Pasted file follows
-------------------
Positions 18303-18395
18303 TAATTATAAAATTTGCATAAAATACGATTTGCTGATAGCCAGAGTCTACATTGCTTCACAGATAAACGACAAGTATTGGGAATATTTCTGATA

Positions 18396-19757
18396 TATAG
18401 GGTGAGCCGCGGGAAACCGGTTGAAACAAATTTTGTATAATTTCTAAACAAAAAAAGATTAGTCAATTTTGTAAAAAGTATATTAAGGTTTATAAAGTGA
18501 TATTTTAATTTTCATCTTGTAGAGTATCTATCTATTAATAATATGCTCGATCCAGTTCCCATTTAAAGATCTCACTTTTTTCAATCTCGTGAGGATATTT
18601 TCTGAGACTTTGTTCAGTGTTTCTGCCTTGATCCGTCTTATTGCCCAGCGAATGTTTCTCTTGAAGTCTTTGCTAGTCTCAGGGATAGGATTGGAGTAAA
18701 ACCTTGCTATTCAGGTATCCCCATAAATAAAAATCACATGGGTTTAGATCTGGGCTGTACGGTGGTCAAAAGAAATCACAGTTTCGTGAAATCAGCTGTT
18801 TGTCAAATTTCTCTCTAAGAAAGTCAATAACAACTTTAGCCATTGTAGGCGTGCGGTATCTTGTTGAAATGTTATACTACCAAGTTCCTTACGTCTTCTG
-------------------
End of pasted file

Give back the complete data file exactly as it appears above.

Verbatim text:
Positions 18303-18395
18303 TAATTATAAAATTTGCATAAAATACGATTTGCTGATAGCCAGAGTCTACATTGCTTCACAGATAAACGACAAGTATTGGGAATATTTCTGATA

Positions 18396-19757
18396 TATAG
18401 GGTGAGCCGCGGGAAACCGGTTGAAACAAATTTTGTATAATTTCTAAACAAAAAAAGATTAGTCAATTTTGTAAAAAGTATATTAAGGTTTATAAAGTGA
18501 TATTTTAATTTTCATCTTGTAGAGTATCTATCTATTAATAATATGCTCGATCCAGTTCCCATTTAAAGATCTCACTTTTTTCAATCTCGTGAGGATATTT
18601 TCTGAGACTTTGTTCAGTGTTTCTGCCTTGATCCGTCTTATTGCCCAGCGAATGTTTCTCTTGAAGTCTTTGCTAGTCTCAGGGATAGGATTGGAGTAAA
18701 ACCTTGCTATTCAGGTATCCCCATAAATAAAAATCACATGGGTTTAGATCTGGGCTGTACGGTGGTCAAAAGAAATCACAGTTTCGTGAAATCAGCTGTT
18801 TGTCAAATTTCTCTCTAAGAAAGTCAATAACAACTTTAGCCATTGTAGGCGTGCGGTATCTTGTTGAAATGTTATACTACCAAGTTCCTTACGTCTTCTG